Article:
To calculate Growing Degree Days, subtract the grapevine’s threshold temperature of 50°F (10°C) from the mean daily air temperature in any 24-hour period (the mean daily temperature adds together the high and low temperature for the day and divides that value by two). However, if the mean temperature is at or below the base temperature for a crop or pest of interest, the GDD value is zero. If the mean temperature is above the base temperature, then the GDD equals the value of the mean temperature minus the base temperature. GDD values are accumulated during a growing season.
With the help of calculated GDDs, vineyard managers can predict when the insects will be active or when they will be in the most vulnerable phase, so the grower is able to suppress them effectively with a minimum impact on the environment. GDDs are also useful for the suitability of a region for the production of a particular grapevine variety, estimation of the heat stress, and comparing one region to another and one season to another.
Climate Change and Historic Grape Harvest Dates
One of the best indicators of the effect of climate on the grape harvest is an ancient record archive from the Dijon town of Burgundy, France, known as the “Burgundian GHD Series.” In 1836, Etienne Noirot, a land surveyor in Dijon, gathered the Burgundian archive of hand-written recordings dating back to 1354, which logged the dates of fruit ripening each year. Since the 1800s, scientists have been using the record of grape harvest dates to track climatic changes.
More recently, scientists were able to reconstruct a 664-year record of temperatures from the Burgundian GHD Series—the longest homogenous series of grape harvest dates ever assembled—that correlated with the final phenological stage of fruit ripening. Despite inherent temperature calibration errors based on the Paris temperature series from 1659 to 2018, scientists claim the logs reveal strong evidence of climate change in the past few decades. The record is divided into two timeframes: from 1354 to 1987 grapes were on average picked from September 28th onward, whereby from 1988 to 2018 harvests began 13 days earlier. The Burgundian series further demonstrates that outstanding hot and dry years in the past were outliers, while they have become the norm since the transition to rapid warming in 1988.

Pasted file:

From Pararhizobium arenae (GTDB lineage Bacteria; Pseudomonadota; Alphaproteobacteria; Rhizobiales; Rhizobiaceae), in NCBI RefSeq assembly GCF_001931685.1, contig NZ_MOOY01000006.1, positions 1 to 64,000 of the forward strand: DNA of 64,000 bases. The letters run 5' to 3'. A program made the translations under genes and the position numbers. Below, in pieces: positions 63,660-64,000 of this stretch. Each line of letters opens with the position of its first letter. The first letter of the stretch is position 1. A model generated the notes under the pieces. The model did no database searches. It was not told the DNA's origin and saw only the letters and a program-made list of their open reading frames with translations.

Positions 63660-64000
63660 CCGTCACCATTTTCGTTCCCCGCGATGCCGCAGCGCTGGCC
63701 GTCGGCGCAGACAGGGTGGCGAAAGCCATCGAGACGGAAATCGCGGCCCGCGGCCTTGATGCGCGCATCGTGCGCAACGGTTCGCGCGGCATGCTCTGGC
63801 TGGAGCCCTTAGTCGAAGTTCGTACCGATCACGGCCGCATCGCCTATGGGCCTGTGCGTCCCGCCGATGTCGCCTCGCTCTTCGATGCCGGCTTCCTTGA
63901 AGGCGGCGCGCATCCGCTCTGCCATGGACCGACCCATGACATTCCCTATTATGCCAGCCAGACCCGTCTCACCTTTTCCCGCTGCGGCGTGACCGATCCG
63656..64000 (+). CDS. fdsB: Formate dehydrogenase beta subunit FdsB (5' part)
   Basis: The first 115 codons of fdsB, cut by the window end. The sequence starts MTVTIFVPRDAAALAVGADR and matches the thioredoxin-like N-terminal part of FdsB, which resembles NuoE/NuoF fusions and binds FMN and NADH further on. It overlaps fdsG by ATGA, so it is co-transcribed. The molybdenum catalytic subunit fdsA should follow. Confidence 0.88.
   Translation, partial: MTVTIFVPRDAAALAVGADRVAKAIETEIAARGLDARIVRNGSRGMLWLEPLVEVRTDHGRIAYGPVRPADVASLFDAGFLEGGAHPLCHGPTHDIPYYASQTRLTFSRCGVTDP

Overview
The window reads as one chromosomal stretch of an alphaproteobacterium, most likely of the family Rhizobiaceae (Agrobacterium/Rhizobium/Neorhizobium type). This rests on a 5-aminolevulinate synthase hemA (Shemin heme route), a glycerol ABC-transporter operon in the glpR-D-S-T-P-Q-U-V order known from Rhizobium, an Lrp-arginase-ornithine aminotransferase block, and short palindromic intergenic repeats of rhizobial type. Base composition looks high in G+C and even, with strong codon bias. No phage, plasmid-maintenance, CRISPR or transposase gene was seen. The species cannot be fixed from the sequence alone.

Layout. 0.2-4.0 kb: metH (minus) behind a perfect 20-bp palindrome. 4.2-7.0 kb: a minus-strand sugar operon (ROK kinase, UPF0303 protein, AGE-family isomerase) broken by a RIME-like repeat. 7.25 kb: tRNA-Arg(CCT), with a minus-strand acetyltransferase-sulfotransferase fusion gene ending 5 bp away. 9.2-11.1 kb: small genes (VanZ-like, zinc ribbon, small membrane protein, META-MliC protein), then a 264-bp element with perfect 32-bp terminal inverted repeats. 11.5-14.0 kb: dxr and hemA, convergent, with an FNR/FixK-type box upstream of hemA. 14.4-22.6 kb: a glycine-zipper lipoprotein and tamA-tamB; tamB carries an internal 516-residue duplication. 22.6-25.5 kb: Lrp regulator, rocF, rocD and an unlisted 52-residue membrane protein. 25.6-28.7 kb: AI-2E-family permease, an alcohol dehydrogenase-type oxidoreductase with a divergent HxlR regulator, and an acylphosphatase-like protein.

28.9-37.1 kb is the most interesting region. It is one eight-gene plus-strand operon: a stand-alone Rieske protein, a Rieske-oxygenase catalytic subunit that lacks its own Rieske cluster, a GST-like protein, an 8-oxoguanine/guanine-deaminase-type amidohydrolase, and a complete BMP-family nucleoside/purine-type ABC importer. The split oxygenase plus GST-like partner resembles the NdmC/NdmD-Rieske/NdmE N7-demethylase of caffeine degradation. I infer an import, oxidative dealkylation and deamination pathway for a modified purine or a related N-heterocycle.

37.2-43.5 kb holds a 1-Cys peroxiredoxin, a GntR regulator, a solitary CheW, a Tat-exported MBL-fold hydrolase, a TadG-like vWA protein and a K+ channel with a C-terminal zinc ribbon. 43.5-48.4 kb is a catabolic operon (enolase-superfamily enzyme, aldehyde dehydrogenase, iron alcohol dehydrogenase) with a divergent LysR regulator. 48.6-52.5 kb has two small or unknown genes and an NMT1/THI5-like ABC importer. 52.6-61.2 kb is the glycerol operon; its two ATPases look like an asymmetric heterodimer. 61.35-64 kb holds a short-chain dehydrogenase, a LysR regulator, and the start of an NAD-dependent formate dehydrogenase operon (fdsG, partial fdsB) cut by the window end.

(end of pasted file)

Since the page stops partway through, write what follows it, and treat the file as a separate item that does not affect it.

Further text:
Precision Viticulture and GDD
While updating the Winkler Index will help farmers plan and prepare for the harvest in the midst of climate change, precision viticulture has the potential to improve matters even more. The latest technology can provide a range of environmental datasets, tools, and techniques to collect, analyze, and visualize data for vineyards over both space and time. As technology becomes more mobile, powerful, and accurate, and output easier to integrate, there is the capability to collect a wider variety of data about the vine plant and the vineyard environment.
TerraviewOS, with its easy-to-use, integrated platform can help track the GDD of a vineyard block automatically in either Celsius or Fahrenheit in order to manage pests and to know when to harvest the yield. The TerraviewOS team provides close guidance to help the user calculate GDD and other important data for yield estimations, as well as interpret images for necessary adjustments.